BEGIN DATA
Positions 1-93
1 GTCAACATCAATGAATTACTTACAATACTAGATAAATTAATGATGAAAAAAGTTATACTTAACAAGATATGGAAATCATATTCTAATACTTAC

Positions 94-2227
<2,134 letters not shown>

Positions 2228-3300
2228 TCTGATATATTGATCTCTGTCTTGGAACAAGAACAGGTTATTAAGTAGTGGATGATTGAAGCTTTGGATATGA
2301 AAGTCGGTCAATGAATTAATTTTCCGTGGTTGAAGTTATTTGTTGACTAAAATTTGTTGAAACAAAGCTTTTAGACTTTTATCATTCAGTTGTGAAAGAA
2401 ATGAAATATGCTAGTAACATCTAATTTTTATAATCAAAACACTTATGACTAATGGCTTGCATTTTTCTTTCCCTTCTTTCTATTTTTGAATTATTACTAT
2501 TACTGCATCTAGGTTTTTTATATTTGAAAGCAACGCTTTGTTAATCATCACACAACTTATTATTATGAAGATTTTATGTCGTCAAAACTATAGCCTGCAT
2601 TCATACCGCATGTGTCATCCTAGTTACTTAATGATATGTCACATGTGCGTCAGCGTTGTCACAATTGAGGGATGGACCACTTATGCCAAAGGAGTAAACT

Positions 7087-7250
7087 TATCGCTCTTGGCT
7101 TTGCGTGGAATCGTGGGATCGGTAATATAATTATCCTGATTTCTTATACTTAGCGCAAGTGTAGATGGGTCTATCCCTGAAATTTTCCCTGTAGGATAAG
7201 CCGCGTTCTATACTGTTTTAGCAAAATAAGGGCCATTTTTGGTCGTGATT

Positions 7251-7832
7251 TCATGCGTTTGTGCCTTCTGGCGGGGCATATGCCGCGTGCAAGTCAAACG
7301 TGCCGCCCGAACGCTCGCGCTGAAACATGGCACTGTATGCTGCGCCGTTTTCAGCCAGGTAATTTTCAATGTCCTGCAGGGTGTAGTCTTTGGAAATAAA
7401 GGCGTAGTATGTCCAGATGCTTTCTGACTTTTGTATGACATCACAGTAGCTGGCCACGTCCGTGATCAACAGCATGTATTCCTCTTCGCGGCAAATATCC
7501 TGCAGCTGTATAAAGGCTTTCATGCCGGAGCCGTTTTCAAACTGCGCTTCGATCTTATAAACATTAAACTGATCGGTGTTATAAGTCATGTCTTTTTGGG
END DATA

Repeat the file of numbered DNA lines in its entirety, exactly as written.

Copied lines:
Positions 1-93
1 GTCAACATCAATGAATTACTTACAATACTAGATAAATTAATGATGAAAAAAGTTATACTTAACAAGATATGGAAATCATATTCTAATACTTAC

Positions 94-2227
<2,134 letters not shown>

Positions 2228-3300
2228 TCTGATATATTGATCTCTGTCTTGGAACAAGAACAGGTTATTAAGTAGTGGATGATTGAAGCTTTGGATATGA
2301 AAGTCGGTCAATGAATTAATTTTCCGTGGTTGAAGTTATTTGTTGACTAAAATTTGTTGAAACAAAGCTTTTAGACTTTTATCATTCAGTTGTGAAAGAA
2401 ATGAAATATGCTAGTAACATCTAATTTTTATAATCAAAACACTTATGACTAATGGCTTGCATTTTTCTTTCCCTTCTTTCTATTTTTGAATTATTACTAT
2501 TACTGCATCTAGGTTTTTTATATTTGAAAGCAACGCTTTGTTAATCATCACACAACTTATTATTATGAAGATTTTATGTCGTCAAAACTATAGCCTGCAT
2601 TCATACCGCATGTGTCATCCTAGTTACTTAATGATATGTCACATGTGCGTCAGCGTTGTCACAATTGAGGGATGGACCACTTATGCCAAAGGAGTAAACT

Positions 7087-7250
7087 TATCGCTCTTGGCT
7101 TTGCGTGGAATCGTGGGATCGGTAATATAATTATCCTGATTTCTTATACTTAGCGCAAGTGTAGATGGGTCTATCCCTGAAATTTTCCCTGTAGGATAAG
7201 CCGCGTTCTATACTGTTTTAGCAAAATAAGGGCCATTTTTGGTCGTGATT

Positions 7251-7832
7251 TCATGCGTTTGTGCCTTCTGGCGGGGCATATGCCGCGTGCAAGTCAAACG
7301 TGCCGCCCGAACGCTCGCGCTGAAACATGGCACTGTATGCTGCGCCGTTTTCAGCCAGGTAATTTTCAATGTCCTGCAGGGTGTAGTCTTTGGAAATAAA
7401 GGCGTAGTATGTCCAGATGCTTTCTGACTTTTGTATGACATCACAGTAGCTGGCCACGTCCGTGATCAACAGCATGTATTCCTCTTCGCGGCAAATATCC
7501 TGCAGCTGTATAAAGGCTTTCATGCCGGAGCCGTTTTCAAACTGCGCTTCGATCTTATAAACATTAAACTGATCGGTGTTATAAGTCATGTCTTTTTGGG